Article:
Simon’s Fund Goes to the Final Four

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Simon’s Fund will be at the Final Four in Houston on Saturday to screen teens for heart defects.

College basketball supremacy goes on the line this weekend when the Final Four comes to NRG Stadium in Houston, but something even bigger could be on the line just a few miles away at the Aldine School: lives.

 

That’s where Hoops Heart Screening — a free center for testing teens to uncover heart defects — will hold center court.


It’s sponsored by Simon’s Fund, the Philadelphia-based organization created by a bereaved couple after losing their 3-month-old son to sudden cardiac arrest.

That’s something no test could screen, but statistical studies have shown the screening can detect several defects, including the arrhythmia known as Long QT Syndrome, which is responsible for 15 percent of all Sudden Infant Death Syndrome (SIDS) deaths.

For Darren Sudman and his wife, Phyllis, who desperately wanted to do something so no one else would endure the same anguish, it could not only save the person being screened, but potentially any children to follow.

“It has given us a way to keep our son alive,” explained Darren Sudman, who tells the heart-wrenching story of how he and his wife were in the room watching Simon sleep on Jan. 24, 2005 — only he never woke up. “We’ve used this as a vehicle to grieve and give back

“We’ve screened over 13,000, and about 100 have been diagnosed with the defect — less than 1 percent. These conditions are detectable and treatable. We want people to start looking for it.”

While Phyllis Sudman grew up in Huntingdon Valley and attended Congregation Adath Jeshurun in Melrose Park, where she became a Bat Mitzvah, Darren Sudman comes from Cincinnati. They met at The Ohio State University, eventually moving back to this area so she could be closer to home. Their daughter, Sally, was born in 2002. On Oct. 21, 2004 came Simon.

Following his death, the Sudmans started the charity, which has evolved for Darren Sudman from something he did on the side — when not teaching — into a full time job as executive director.

The fund — with help from numerous generous donors — conducts nine of these screenings annually, mostly within the Delaware Valley. While Long QT Syndrome is what’s frequently  detected, it’s hardly the only one. Phyllis Sudman subsequently discovered she was symptomatic for Long QT Syndrome and has been taking medication ever since.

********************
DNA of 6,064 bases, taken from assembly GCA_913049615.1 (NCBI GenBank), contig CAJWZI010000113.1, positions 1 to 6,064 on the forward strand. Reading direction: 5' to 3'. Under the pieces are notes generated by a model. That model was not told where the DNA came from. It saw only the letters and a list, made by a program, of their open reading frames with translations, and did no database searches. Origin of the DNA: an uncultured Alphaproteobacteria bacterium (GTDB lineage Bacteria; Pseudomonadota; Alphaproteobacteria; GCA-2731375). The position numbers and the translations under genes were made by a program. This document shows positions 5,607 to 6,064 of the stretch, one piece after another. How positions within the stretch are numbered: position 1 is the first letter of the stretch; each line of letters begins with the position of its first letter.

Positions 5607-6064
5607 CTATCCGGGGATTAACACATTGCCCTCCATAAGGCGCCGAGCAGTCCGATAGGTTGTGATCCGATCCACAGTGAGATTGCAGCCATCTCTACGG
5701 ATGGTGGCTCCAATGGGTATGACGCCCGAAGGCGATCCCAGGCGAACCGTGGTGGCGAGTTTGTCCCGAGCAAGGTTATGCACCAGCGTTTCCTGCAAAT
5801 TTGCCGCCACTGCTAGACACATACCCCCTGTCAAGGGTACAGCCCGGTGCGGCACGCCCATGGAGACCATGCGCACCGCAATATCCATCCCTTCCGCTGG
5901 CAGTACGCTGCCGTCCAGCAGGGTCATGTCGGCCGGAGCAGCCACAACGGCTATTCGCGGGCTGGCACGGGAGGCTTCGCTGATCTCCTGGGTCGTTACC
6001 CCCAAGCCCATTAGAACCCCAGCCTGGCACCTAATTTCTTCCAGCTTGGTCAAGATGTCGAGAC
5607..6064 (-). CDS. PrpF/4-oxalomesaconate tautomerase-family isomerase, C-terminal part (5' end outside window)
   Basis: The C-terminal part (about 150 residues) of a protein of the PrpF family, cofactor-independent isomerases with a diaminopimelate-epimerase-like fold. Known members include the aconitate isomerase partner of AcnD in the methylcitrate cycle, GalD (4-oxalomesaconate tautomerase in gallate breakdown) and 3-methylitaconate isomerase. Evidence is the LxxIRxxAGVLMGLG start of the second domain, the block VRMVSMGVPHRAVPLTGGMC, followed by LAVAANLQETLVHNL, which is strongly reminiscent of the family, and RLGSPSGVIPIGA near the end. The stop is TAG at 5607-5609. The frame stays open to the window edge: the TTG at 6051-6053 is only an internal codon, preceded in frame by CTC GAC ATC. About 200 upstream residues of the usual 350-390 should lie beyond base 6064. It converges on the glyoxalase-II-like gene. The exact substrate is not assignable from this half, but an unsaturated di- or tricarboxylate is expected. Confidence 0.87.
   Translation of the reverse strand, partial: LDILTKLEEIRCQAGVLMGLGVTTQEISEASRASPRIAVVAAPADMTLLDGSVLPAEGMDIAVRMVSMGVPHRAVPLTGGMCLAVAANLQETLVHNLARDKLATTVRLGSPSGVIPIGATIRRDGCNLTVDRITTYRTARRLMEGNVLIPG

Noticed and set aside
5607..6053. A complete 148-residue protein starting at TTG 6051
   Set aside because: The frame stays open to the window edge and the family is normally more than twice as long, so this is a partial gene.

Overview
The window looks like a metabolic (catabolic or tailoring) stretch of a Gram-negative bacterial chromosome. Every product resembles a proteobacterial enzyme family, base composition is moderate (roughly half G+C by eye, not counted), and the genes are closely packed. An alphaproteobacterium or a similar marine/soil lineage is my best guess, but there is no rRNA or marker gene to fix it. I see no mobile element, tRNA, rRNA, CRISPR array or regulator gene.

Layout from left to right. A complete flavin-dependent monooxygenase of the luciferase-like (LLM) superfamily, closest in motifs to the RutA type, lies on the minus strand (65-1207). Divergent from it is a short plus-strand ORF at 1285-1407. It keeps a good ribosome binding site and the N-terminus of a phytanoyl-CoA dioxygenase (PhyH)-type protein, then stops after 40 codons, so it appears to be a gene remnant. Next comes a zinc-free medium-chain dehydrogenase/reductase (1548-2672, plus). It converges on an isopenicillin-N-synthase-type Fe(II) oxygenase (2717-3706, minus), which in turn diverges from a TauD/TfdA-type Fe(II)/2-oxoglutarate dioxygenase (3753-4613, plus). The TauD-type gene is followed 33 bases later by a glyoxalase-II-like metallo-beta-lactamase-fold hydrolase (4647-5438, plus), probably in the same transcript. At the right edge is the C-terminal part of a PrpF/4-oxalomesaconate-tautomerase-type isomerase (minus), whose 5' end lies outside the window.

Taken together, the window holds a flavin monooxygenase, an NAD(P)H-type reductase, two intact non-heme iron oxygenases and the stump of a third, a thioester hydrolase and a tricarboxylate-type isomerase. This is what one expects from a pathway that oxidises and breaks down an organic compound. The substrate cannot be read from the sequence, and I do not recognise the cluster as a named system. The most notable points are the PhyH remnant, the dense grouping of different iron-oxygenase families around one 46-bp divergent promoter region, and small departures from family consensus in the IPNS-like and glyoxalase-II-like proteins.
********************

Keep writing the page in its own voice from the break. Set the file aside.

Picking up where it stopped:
In 2013, the Sudmans decided to take their potential life-saving “act” on the road.

That’s when the Final Four was in Atlanta, where they set up a nearby center. In 2014, they went to the women’s Final Four in Nashville, then back to the men’s “Big Dance” last year in Indianapolis.

Now it’s onto Houston, where Darren Sudman will enjoy the cooperation of the medical community.

Texas Children’s Hospital will provide cardiologists, nurses, EKG technicians and echocardiogram technicians at no cost. In addition, Simon’s Fund will join forces with two other charitable organizations, Cody Stephens’ “Go Big or Go Home” and “Who We Play For,” to defray costs.

They’ll conduct the clinic from 10 a.m. to 3 p.m. Sunday, April 3 — meaning folks can attend the Saturday night doubleheader, go to the screening and then stick around for Monday’s championship game.

“We spend a large majority of our time in Philadelphia, because there’s more than enough kids to screen here.” Darren Sudman said. “But we’ll go to other places when there’s a unique opportunity. This is the fourth year we’re hosting a heart screening in a Final Four location.

“In the past, we’ve averaged 200 to 300 students. Each screening takes about a half hour or so. There have been a couple of news segments down there to get people informed. The school district sent notices to the parents and we’ve reached out to the youth sports organizations.”

None of it, of course, will bring Simon back. But it has given the Sudmans, who adopted a baby boy named Jaden from Guatemala in 2007, and those like them some kind of solace.

“Simon’s death changed me profoundly,” said Darren Sudman, who originally was a lawyer. “I don’t know where that change stopped and where the change to the fund begins, but it’s given us a purpose.

“It’s given us a way to carry on his name; to give back and repair the world.”

The outpouring of support within the Jewish community — including Phyllis Sudman’s current congregation, Or Ami, in Lafayette Hill — has left a lasting impact. But not as great as the impact Simon continues to leave.

“For me, one of the really amazing things has been the number of Bar and Bat Mitzvah projects over the years where kids have selected Simon’s Fund,” she said. “There are no words to really explain how much this has meant to me.

“It’s been an incredible journey and a way to keep Simon’s memory alive. I’ve said this so many times, but it’s true. This little boy who was just 3 months old has had a bigger impact on so many more lives than most people do in their lifetime.”

Saturday in Houston, Villanova, Oklahoma, North Carolina and Syracuse go after college basketball’s biggest prize. But for whoever comes out on top, the celebration will only last for so long.

But the celebration for those lives already saved thanks to Simon’s Fund — and those saved in the future — will last forever.

Contact: jmarks@jewishexponent.com; 215-832-0729

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